A look at Uber’s new passenger drone

Uber is taking its urban air ride-sharing plans global, announcing a new trial that will launch in Australia, along with a new aviation partner to develop suitable aircraft.

Uber first unveiled its Uber Air ride sharing concept in 2017, and has been continuously developing the idea, which it calls the future of transport.

Uber said that as early as 2023, customers will have access to flights on-demand with Uber Air in Dallas, Los Angeles, Melbourne.

“We are looking for cities with aspirational vision who are investing in their transportation systems and wish to bring Uber Air to market for their residents as quickly as possible. These cities will be the first to offer Uber Air flights with the goal to begin demonstrator flights in 2020 and commercial operations in 2023,” the group said.

Melbourne will become the third world city to test the new air ride-sharing service in 2020, the group announced this week, with more Australian cities to follow, if successful.

To deliver on its high-tech concept, Uber has partnered with six aviation groups to develop passenger aircraft that can be used in urban environments.

The latest company to partner with Uber is Jaunt, which joins Bell, Embraer-X, Boeing’s Aurora Flight Sciences, Pipistrel Vertical Solutions and Karem Aircraft in designing prototypes for Uber’s plans.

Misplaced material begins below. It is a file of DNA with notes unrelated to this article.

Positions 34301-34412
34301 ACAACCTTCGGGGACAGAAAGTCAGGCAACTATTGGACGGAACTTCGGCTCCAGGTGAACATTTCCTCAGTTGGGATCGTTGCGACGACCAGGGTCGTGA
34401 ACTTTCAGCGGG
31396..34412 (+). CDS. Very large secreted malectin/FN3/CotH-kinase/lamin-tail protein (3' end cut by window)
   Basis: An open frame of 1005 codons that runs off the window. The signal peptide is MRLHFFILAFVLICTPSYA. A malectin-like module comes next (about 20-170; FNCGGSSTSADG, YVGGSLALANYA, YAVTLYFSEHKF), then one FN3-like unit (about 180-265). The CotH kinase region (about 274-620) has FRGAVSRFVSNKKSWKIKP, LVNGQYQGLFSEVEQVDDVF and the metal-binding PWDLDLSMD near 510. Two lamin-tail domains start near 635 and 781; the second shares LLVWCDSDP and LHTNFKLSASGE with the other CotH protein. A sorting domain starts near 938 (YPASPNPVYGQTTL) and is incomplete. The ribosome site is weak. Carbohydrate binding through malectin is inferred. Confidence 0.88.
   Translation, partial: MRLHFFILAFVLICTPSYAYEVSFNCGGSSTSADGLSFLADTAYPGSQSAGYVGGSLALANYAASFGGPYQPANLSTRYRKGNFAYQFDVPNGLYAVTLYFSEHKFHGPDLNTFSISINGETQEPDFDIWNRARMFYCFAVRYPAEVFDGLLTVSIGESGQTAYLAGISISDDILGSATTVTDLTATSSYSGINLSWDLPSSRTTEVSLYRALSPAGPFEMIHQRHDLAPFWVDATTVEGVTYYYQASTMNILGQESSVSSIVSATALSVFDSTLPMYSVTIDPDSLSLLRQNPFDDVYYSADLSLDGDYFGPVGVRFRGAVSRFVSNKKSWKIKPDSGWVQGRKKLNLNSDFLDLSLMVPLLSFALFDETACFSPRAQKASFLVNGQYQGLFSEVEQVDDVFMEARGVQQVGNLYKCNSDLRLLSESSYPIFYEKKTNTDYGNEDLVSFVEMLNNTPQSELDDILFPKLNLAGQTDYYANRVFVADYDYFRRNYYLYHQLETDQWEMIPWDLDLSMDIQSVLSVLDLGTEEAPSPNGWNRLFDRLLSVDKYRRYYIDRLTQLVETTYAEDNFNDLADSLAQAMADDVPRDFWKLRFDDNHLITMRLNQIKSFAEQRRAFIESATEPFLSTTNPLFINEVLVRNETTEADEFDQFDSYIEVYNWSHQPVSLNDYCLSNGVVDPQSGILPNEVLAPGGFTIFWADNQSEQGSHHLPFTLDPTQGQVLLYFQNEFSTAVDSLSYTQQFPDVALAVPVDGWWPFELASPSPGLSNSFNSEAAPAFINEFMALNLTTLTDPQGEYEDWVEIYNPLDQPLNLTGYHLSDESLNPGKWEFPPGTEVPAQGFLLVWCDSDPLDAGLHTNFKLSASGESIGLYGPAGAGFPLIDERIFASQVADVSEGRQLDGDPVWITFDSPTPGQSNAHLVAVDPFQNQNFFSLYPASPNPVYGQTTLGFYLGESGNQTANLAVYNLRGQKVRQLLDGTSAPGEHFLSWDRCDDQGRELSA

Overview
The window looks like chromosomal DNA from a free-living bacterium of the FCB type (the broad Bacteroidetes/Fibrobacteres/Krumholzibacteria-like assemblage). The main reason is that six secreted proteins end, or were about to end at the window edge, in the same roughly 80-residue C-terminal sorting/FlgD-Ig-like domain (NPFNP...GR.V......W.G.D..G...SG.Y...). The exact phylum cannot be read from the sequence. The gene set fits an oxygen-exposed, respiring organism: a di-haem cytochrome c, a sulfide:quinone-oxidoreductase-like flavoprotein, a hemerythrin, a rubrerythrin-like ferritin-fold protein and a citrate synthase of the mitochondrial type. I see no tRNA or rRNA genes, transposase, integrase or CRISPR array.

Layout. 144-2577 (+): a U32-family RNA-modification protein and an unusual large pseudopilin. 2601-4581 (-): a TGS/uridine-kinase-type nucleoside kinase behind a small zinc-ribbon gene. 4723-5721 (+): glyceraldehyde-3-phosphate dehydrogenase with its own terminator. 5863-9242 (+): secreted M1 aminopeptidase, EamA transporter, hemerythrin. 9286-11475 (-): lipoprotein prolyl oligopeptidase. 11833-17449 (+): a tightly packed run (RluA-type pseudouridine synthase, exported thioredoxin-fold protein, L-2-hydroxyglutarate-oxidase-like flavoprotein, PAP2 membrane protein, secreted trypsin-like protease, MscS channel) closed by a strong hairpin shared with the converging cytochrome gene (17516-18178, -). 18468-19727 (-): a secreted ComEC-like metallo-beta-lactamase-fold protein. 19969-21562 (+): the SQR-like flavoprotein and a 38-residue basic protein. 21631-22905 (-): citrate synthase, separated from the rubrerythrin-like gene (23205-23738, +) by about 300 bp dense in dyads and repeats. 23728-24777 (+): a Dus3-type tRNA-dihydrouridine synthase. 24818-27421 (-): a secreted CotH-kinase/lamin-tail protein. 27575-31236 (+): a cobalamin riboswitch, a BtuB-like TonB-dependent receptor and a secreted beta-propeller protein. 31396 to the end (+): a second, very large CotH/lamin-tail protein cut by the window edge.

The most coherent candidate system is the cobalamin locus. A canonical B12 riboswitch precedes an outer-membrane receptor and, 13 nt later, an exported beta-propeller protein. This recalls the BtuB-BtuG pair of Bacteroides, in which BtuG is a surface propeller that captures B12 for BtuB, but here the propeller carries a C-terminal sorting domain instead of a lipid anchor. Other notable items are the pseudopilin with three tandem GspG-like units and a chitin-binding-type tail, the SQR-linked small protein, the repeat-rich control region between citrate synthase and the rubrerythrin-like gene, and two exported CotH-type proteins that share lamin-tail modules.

It is envisioned that air ride-sharing will be made possible through a network of ‘skyports’ that will be able to handle as many as 1,000 landings per hours, in a dense space.

Uber showcased its new passenger drone vehicle at its Elevate conference in Washington DC on Tuesday.

The company revealed the design for its flying taxi cabin, which was built in partnership with Safran Cabin and is designed to seat up to four passengers.

The group showed off its first prototype in a new concept video.

Here are the concepts from some of its partners:





Karem Aircraft

Pipistrel Vertical Solutions

Read: Uber will start banning nightmare passengers in South Africa

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A look at Uber’s new passenger drone